“There he is. Do you see him?” The guide pressed a button, activating a light which shone into a crevice high up on the walls of the Angel Choir in Lincoln Cathedral. The visitors looked up with interest, gazing at the little stone figure with his beady eyes and horned head, smiling devilishly from his place. For hundreds of years, this little man has surveyed this corner of Lincoln Cathedral and since Victorian times has drawn visitors. He has even given Lincoln City Football Club their nickname, “The Lincoln Imps.”
The famous Imp, according to local legend, was once a mischief maker in Medieval Lincoln but received his just deserts when an angel converted him to stone, and there he has remained on his perch ever since. He is not the only devilish figure to inhabit the stone walls of Lincoln Cathedral. He is positioned on the left hand side of the historic building as one walks in from the majestic east entrance. The guide informs the tourists that this is the “bad side” of the Cathedral. The twelve pillars, which support the impressive Nave are representative of the twelve disciples. The six on the “bad side”, the Devil’s side, include one which is designed differently than the others. This is the Judas pillar. Moving through the Cathedral remaining on this side of the building, the guide shines his torch to reveal the intricate carving of one of the “green men” so named because he originates with local folklore based on rural pantheism (the spirit of nature); like the fairies and leprechauns of Ireland. No, the Imp is not alone.
Neither is Lincoln Cathedral the only Medieval place of worship with grotesque carvings and figures. The Gargoyle, which features as a spouting with his dragon-like head, appears as a weird monstrosity on the roofs of many an ancient church. Old Churches, also, featured a north door, on the Devil’s side, which was the Devil’s Door. This was opened during the baptismal ceremony to allow the Devil to escape from the child.
All of this is deeply interesting because it gives us an insight into the religious world into which Martin Luther was born. These old buildings are museum pieces which highlight the darkness which chained the Medieval soul, a darkness that was dispelled by the rising sun of the Reformation.
Ronald Bainton in his biography of Luther, “Here I Stand”, records the following of Luther’s superstitious upbringing:
“Certain elements of old German paganism were blended with Christian mythology in the beliefs of these untutored folk. For them the woods and winds and water were peopled by elves, gnomes, fairies, mermen and mermaids, spires and witches. Sinister spirits would release storms, floods and pestilence, and would seduce mankind to sin and melancholia. Luther’s mother believed that they played such minor pranks as stealing eggs, milk and butter…”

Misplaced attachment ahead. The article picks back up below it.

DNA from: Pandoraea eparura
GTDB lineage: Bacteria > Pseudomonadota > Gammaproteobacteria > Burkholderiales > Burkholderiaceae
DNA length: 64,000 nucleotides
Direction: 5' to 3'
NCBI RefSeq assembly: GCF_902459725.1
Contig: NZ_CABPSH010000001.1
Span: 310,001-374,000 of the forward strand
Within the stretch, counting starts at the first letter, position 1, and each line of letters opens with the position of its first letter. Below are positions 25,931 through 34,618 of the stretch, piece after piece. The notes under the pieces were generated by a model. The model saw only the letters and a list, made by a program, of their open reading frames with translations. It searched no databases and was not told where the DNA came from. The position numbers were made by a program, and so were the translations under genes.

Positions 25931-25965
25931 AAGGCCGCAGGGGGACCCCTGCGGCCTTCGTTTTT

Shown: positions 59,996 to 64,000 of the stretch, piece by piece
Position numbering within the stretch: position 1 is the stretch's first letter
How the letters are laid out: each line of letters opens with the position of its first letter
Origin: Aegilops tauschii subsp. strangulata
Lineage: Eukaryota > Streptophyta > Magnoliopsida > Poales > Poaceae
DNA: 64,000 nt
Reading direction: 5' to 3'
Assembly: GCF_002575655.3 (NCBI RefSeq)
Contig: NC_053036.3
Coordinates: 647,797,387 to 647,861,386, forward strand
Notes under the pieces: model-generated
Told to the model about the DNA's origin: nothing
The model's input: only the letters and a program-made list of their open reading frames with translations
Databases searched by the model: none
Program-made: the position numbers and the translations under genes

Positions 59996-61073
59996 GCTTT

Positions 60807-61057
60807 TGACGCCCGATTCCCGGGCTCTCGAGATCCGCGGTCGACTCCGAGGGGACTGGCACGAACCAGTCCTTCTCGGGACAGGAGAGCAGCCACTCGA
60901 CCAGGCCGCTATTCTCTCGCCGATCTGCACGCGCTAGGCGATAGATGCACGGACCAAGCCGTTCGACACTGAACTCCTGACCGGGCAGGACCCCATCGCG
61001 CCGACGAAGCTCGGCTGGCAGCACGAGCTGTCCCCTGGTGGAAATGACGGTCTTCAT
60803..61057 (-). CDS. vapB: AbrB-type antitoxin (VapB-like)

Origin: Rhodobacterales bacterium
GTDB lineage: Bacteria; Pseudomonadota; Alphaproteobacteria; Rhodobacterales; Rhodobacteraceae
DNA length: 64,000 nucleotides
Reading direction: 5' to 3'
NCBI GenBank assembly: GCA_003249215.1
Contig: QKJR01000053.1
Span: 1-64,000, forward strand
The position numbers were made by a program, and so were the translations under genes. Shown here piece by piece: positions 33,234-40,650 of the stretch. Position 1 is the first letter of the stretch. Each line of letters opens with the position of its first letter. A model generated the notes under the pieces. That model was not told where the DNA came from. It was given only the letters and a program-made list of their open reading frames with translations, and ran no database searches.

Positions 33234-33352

(Page 51, published by Hodder and Staughton 1951)
The Medieval soul was frightened into seeking the right side of God. The dividing of the Church into a Devil’s side and God’s side reinforced the perils of falling into the hands of the Satan and his imps. To be on God’s side, however, one had to be faithful to the Church. The only way to know God was through the Church. But who was the God whom the Church presented? He was angry, full of wrath and ready to plunge even the most devout soul into the flames of purgatory. Yet, to escape the clutches of Satan, one had to make peace with this terrifying deity. On the one side, there were the eternal dangers of Lucifer and on the other the fear of an awful Creator. The Priests, the representatives of God, were treated with a servile respect. The Pope, the Father of the Priests, the Vicar of Christ, was the one who could unlock the gates of heaven or shut up the gates of heaven. He had power over the souls of men, acting as God himself. On occasions, the Papacy placed whole nations under an Interdict, as Innocent 3rd did with England during the reign of King John, which deprived a population of grace and exposed them to the wickedness of Satan and the terrible wrath of God. To the Medieval mind, this was catastrophic. Is it any wonder King John caved into the Papal demands and agreed to pay what amounted to a Papal lease, for the privilege of ruling over his own people? The superstitions of Medieval religion kept individuals, Kings and entire nations in darkness and bondage.
Medieval religion was a religion without love because it was a religion without Christ. The only sight the worshipper had of Christ was the gore and blood of the crucifix. Even He, after His resurrection, was angry and full of wrath listening only to the tenderness of his mother. There was no light of assurance, there was no peace with God, there was no hope of eternal life. Withholding the Bible from the people , in their common language, meant that the simplicity of the Gospel could not be understood or appreciated.
For a sensitive soul like Martin Luther, the darkness and hopelessness of this Medieval system only served to plunge him into fear and conviction. Yet, it was this fear, this dark spiritual depression that drove him to the Scriptures, to Christ and the truth, which shone as a flashing light across a sky laden with black clouds:
“The just shall live by faith”
How we need to appreciate the beauty of the sheer simplicity of the Gospel and of the Biblical revelation that God is love, that He is merciful, longsuffering and gracious. Peace has been made for us through the blood of Christ’s cross and He has come into the world to save sinners, aye, even the chief of sinners.